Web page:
Freshwater Bay Nature Reserve
Crossing Freshwater Bay Barachois, NL (Photo by Dennis Minty)
Immerse yourself in the unique coastal environment of the East Coast Trail in Newfoundland and Labrador.
he East Coast Trail is a rugged, 336-kilometre hiking trail. It follows the coastline of Newfoundland’s scenic Avalon Peninsula, from Portugal Cove through St. John’s and south to Cappahayden. Not far from St. John’s, a popular section of the trail passes through the Nature Conservancy of Canada’s (NCC’s) Freshwater Bay Nature Reserve. The East Coast Trail was named one of the best adventure destinations by National Geographic in 2012. It is on the bucket list of many Canadian nature lovers and visitors to Newfoundland.
Started in 1994 by a grassroots organization, the trail now winds through more than 30 communities, many of which offer accommodation for hikers. Also along the trail are wooden platforms for those wishing to camp out. But the East Coast Trail isn’t a walk in the park; the paths cover hilly terrain and often hug steep cliffs that drop seemingly straight down to the Atlantic Ocean. Hikers also need to consider the dynamic weather, which can feature a combination of fog, blazing sun, high winds and ice pellets — even in June!
Freshwater Bay, T.-N.-L. (Photo de Dennis Minty)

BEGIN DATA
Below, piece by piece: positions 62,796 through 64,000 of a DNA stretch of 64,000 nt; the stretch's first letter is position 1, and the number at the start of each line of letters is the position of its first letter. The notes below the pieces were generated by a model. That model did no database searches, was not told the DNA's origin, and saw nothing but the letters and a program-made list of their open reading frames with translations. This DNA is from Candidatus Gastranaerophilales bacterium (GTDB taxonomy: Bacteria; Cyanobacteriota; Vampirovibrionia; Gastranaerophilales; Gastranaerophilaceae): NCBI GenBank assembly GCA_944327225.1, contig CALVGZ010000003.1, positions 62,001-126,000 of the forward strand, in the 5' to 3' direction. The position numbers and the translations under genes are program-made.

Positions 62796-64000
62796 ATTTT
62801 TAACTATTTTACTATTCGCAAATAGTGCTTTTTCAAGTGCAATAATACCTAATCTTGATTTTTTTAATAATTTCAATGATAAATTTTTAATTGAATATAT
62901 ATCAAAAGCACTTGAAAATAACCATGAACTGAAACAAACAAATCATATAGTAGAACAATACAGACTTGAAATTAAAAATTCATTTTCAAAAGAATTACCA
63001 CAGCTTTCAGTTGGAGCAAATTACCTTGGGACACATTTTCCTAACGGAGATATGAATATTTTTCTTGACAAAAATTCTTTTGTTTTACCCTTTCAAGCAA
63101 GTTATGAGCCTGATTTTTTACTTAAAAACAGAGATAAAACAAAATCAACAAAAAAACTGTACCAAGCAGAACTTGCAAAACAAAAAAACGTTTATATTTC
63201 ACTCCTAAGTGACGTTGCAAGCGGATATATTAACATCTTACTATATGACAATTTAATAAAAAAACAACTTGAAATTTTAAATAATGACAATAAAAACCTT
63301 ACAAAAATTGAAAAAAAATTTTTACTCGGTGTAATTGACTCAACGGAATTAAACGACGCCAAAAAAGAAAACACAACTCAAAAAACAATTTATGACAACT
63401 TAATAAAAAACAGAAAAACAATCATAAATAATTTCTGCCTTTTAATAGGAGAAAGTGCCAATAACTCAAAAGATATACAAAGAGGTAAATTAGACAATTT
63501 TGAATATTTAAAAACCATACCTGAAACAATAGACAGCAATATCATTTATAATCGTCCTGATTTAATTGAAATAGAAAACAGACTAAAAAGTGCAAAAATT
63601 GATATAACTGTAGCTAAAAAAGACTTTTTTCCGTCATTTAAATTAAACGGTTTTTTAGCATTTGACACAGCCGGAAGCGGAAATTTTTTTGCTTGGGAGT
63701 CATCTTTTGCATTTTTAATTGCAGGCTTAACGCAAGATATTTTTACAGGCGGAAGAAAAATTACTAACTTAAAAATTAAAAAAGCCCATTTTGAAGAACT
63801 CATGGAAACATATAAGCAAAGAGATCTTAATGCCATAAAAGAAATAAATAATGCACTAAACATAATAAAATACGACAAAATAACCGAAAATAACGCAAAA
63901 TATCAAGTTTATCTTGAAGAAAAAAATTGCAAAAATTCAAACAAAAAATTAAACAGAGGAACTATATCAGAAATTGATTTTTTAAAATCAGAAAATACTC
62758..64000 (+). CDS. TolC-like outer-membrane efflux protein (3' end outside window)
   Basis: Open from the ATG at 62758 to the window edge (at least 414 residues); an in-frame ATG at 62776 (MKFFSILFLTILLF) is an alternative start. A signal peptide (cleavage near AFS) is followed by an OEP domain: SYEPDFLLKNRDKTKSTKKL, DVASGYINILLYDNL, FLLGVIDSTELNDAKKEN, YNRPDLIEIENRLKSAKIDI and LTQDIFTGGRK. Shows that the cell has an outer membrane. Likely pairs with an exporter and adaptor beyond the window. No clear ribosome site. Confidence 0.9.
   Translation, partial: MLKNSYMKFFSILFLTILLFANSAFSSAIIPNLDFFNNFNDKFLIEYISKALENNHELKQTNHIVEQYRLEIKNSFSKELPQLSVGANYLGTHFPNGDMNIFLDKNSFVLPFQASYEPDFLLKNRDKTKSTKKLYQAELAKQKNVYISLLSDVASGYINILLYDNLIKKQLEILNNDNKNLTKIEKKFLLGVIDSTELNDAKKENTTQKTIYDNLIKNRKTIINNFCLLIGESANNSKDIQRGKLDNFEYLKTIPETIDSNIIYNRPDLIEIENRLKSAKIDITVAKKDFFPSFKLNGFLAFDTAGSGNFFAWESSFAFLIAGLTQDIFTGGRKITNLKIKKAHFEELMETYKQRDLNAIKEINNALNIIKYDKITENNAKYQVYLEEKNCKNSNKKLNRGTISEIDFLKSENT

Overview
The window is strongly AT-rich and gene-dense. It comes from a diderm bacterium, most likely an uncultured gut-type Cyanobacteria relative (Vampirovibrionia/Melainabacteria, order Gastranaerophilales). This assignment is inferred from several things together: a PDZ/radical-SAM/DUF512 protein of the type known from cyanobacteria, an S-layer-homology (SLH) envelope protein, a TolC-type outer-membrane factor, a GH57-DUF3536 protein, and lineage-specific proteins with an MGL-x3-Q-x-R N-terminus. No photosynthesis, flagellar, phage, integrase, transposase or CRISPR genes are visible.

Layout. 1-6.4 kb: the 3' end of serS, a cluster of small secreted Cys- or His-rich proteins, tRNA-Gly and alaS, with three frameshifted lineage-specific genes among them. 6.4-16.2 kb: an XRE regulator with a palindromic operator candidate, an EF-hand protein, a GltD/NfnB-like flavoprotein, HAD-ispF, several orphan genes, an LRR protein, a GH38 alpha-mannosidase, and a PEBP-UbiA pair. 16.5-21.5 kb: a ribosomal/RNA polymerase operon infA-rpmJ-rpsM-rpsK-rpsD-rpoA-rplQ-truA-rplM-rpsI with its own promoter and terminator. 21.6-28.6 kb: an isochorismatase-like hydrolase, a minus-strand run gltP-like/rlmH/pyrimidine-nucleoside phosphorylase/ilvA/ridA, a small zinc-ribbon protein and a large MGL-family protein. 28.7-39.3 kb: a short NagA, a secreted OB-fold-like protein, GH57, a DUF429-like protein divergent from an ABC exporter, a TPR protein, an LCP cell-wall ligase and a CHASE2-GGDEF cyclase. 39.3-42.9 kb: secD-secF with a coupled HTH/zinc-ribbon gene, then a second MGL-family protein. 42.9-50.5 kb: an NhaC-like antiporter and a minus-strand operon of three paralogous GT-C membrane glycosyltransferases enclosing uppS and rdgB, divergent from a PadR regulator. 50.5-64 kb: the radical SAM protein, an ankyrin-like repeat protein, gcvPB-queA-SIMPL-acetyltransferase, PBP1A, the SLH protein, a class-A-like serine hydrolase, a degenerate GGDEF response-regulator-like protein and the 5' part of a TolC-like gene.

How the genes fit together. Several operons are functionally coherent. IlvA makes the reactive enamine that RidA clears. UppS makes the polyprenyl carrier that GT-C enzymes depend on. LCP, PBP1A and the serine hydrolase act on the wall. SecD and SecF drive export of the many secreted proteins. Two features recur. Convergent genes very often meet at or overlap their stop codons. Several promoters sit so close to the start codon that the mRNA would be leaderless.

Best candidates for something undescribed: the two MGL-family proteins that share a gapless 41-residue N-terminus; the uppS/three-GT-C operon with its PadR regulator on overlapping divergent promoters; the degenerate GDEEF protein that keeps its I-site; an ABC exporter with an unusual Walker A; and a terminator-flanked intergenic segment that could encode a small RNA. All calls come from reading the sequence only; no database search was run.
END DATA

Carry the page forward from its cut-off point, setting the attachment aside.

The challenging terrain of the East Coast Trail leads to incredible views. There are also opportunities for encounters with seabirds and other wildlife. The trail takes hikers to iconic landmarks, such as Cape Spear National Historic Site. Depending on the time of year, visitors to the East Coast Trail will be treated to stately parades of icebergs, thrilling pods of whales or feasts of abundant berries. Other attractions include The Spout (a wavepowered geyser), an enormous sea arch and a 50-metre suspension bridge near the abandoned community of La Manche.
En randonnée, Baie Freshwater, T.-N.-L. (Photo de CNC)
The trail is managed and maintained by the East Coast Trail Association. It passes through a combination of private property and Crown land, with few conserved sites. Two popular destinations have been protected by NCC at Maddox Cove and Freshwater Bay, near St. John’s. The reserve is mainly forested, with black and white spruce, balsam fir and white birch. It features typical native plants of Newfoundland and Labrador, such as northern pitcher plant, lowbush blueberry and common Labrador tea. By conserving this forest, NCC is also helping to buffer colonies of seabirds — black-legged kittiwakes, black guillemots, herring gulls and great black-backed gulls — on nearby islands from disturbance.
Summer and fall
This story originally appeared in the Spring 2020 issue of the Nature Conservancy of Canada Magazine. To learn more about how you can receive the magazine, click here.